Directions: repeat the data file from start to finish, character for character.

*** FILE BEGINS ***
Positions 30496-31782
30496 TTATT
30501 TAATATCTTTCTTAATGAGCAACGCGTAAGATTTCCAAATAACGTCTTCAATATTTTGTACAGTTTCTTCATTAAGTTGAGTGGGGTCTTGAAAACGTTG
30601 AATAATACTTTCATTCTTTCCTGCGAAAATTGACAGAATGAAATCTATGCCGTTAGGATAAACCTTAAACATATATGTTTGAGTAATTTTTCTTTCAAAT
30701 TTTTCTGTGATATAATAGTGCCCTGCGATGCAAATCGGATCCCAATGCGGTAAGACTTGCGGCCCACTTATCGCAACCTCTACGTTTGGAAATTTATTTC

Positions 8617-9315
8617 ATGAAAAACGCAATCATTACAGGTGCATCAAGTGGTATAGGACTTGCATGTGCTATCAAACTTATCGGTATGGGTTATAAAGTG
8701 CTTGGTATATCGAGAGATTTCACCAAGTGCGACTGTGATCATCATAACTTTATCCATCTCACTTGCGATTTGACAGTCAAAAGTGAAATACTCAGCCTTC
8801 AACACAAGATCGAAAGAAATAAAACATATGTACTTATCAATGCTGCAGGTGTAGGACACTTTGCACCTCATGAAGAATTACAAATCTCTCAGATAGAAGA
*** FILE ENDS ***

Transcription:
Positions 30496-31782
30496 TTATT
30501 TAATATCTTTCTTAATGAGCAACGCGTAAGATTTCCAAATAACGTCTTCAATATTTTGTACAGTTTCTTCATTAAGTTGAGTGGGGTCTTGAAAACGTTG
30601 AATAATACTTTCATTCTTTCCTGCGAAAATTGACAGAATGAAATCTATGCCGTTAGGATAAACCTTAAACATATATGTTTGAGTAATTTTTCTTTCAAAT
30701 TTTTCTGTGATATAATAGTGCCCTGCGATGCAAATCGGATCCCAATGCGGTAAGACTTGCGGCCCACTTATCGCAACCTCTACGTTTGGAAATTTATTTC

Positions 8617-9315
8617 ATGAAAAACGCAATCATTACAGGTGCATCAAGTGGTATAGGACTTGCATGTGCTATCAAACTTATCGGTATGGGTTATAAAGTG
8701 CTTGGTATATCGAGAGATTTCACCAAGTGCGACTGTGATCATCATAACTTTATCCATCTCACTTGCGATTTGACAGTCAAAAGTGAAATACTCAGCCTTC
8801 AACACAAGATCGAAAGAAATAAAACATATGTACTTATCAATGCTGCAGGTGTAGGACACTTTGCACCTCATGAAGAATTACAAATCTCTCAGATAGAAGA